High Jinks with the High Brown Fritillary

Wicked and wild, it's a nature blog

Take a wander along the sunlit bracken slopes of the Heddon Valley and you’ll see a cornucopia of butterflies; Meadow Browns, Common Blues, Large Skippers and lots of Fritillaries! Amongst those fritillaries is the UK’s most endangered butterfly, the High Brown Fritillary, and the bracken slopes in the Heddon Valley are one of the best sites for this gorgeous butterfly.

Dark Green Fritillary Dark Green Fritillary

Silver Washed Fritillary Silver Washed Fritillary

IMG_0725

Courting High Browns. Photo courtesy of fellow ranger Zoe Caals Courting High Browns. Photo courtesy of fellow ranger Zoe Caals

The High Brown Fritillary is a fussy butterfly, it needs just the right amount of bracken litter in order to thrive. The adult butterfly lays the eggs on the bracken litter where they spend the winter snug and toasty, incubated by the dead bracken. In the spring the larvae hatches and commences feeding on its food plant, the Common Dog Violet. The bracken litter needs to be dense enough in order to keep the…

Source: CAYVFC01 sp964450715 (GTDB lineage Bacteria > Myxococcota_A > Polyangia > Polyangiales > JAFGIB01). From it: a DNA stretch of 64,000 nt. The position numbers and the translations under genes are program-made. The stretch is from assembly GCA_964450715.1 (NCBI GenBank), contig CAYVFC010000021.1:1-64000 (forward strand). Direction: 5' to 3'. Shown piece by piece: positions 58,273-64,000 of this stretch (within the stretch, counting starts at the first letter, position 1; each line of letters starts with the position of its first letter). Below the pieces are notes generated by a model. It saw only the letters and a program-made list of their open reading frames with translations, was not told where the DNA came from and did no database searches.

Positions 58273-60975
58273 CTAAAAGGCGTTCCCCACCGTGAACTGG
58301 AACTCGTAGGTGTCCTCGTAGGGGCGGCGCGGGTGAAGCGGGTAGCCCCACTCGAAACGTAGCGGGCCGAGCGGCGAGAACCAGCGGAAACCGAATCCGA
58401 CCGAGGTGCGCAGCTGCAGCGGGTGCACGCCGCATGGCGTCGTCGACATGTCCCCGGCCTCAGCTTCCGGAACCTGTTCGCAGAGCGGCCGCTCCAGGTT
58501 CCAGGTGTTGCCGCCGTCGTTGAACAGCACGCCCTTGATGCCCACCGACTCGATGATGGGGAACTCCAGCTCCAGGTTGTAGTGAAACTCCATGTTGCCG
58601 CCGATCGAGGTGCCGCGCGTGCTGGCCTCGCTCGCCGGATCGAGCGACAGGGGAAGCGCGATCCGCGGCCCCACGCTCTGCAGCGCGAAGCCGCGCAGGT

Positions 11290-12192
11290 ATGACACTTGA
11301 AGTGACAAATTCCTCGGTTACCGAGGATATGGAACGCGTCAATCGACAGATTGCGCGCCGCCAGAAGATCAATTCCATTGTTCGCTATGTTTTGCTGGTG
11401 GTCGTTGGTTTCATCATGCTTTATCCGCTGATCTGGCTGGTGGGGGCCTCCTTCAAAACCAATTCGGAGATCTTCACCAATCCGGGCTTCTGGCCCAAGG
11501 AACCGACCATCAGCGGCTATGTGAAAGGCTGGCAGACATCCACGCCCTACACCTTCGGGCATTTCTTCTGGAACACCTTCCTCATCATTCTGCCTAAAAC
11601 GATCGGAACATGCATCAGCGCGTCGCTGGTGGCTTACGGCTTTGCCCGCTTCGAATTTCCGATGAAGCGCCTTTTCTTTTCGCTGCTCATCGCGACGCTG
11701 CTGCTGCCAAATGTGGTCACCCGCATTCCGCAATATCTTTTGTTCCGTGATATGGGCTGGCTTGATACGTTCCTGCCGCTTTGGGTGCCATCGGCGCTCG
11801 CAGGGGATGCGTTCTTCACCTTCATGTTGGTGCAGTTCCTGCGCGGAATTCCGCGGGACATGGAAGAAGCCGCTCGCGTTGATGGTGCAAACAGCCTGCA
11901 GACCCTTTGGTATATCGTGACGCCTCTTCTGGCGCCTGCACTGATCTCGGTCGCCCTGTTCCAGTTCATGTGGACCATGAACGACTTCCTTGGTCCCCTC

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About Programme Manager

Helping people to enjoy and appreciate Exmoor National Park's moorland, and supporting those who take care of it.
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One Response to High Jinks with the High Brown Fritillary

  1. Mrs Pat Granados says:

    For the attention of Jenny Plackett.We photographed a brown fritillary at Rosemoor gardens on Saturday.(read your article in Devon Life.Will send a photo on receipt of email address.Keep up the good work

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